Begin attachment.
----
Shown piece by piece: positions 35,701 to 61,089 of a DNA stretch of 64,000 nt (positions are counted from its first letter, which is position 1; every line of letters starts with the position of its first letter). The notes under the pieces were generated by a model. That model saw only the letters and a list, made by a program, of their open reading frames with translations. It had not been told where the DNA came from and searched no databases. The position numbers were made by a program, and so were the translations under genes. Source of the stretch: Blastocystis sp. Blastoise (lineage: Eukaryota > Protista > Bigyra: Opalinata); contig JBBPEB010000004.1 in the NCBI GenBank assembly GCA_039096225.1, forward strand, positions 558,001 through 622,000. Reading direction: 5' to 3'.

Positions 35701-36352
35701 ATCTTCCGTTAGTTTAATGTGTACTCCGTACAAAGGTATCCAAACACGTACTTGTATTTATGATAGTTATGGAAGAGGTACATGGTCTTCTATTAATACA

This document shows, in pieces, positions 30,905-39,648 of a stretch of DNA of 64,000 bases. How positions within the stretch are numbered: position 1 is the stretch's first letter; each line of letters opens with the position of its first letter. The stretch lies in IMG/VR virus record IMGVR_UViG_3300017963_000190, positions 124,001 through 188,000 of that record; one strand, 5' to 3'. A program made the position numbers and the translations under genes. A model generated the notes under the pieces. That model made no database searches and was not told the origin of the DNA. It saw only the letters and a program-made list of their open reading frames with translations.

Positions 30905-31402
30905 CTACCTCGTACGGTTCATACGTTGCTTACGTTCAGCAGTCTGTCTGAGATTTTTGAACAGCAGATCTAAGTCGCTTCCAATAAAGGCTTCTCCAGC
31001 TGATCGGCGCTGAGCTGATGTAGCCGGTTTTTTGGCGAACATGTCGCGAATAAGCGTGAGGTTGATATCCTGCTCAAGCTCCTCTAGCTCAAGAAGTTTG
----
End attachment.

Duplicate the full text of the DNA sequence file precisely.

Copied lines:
Shown piece by piece: positions 35,701 to 61,089 of a DNA stretch of 64,000 nt (positions are counted from its first letter, which is position 1; every line of letters starts with the position of its first letter). The notes under the pieces were generated by a model. That model saw only the letters and a list, made by a program, of their open reading frames with translations. It had not been told where the DNA came from and searched no databases. The position numbers were made by a program, and so were the translations under genes. Source of the stretch: Blastocystis sp. Blastoise (lineage: Eukaryota > Protista > Bigyra: Opalinata); contig JBBPEB010000004.1 in the NCBI GenBank assembly GCA_039096225.1, forward strand, positions 558,001 through 622,000. Reading direction: 5' to 3'.

Positions 35701-36352
35701 ATCTTCCGTTAGTTTAATGTGTACTCCGTACAAAGGTATCCAAACACGTACTTGTATTTATGATAGTTATGGAAGAGGTACATGGTCTTCTATTAATACA

This document shows, in pieces, positions 30,905-39,648 of a stretch of DNA of 64,000 bases. How positions within the stretch are numbered: position 1 is the stretch's first letter; each line of letters opens with the position of its first letter. The stretch lies in IMG/VR virus record IMGVR_UViG_3300017963_000190, positions 124,001 through 188,000 of that record; one strand, 5' to 3'. A program made the position numbers and the translations under genes. A model generated the notes under the pieces. That model made no database searches and was not told the origin of the DNA. It saw only the letters and a program-made list of their open reading frames with translations.

Positions 30905-31402
30905 CTACCTCGTACGGTTCATACGTTGCTTACGTTCAGCAGTCTGTCTGAGATTTTTGAACAGCAGATCTAAGTCGCTTCCAATAAAGGCTTCTCCAGC
31001 TGATCGGCGCTGAGCTGATGTAGCCGGTTTTTTGGCGAACATGTCGCGAATAAGCGTGAGGTTGATATCCTGCTCAAGCTCCTCTAGCTCAAGAAGTTTG